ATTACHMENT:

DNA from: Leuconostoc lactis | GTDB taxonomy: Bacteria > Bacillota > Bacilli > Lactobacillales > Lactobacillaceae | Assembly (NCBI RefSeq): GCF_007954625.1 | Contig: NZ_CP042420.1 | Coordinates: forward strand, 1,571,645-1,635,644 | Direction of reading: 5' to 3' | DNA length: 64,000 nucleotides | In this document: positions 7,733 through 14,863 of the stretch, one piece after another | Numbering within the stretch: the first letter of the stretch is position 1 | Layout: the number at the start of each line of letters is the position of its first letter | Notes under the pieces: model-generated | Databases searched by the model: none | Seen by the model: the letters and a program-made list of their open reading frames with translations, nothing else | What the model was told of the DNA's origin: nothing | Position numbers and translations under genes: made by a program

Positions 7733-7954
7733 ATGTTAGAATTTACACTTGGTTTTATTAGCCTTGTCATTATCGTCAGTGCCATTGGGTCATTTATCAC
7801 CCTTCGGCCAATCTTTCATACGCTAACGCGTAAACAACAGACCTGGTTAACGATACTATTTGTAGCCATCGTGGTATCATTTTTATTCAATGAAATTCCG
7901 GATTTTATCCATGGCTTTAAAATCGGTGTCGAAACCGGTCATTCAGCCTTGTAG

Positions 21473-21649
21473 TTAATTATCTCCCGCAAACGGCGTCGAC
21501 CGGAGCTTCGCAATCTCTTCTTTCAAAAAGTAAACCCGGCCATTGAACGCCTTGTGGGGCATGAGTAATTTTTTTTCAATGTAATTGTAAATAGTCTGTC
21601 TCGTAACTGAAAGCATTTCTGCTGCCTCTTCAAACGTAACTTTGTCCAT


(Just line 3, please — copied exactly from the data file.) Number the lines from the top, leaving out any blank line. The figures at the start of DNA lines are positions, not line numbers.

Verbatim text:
7733 ATGTTAGAATTTACACTTGGTTTTATTAGCCTTGTCATTATCGTCAGTGCCATTGGGTCATTTATCAC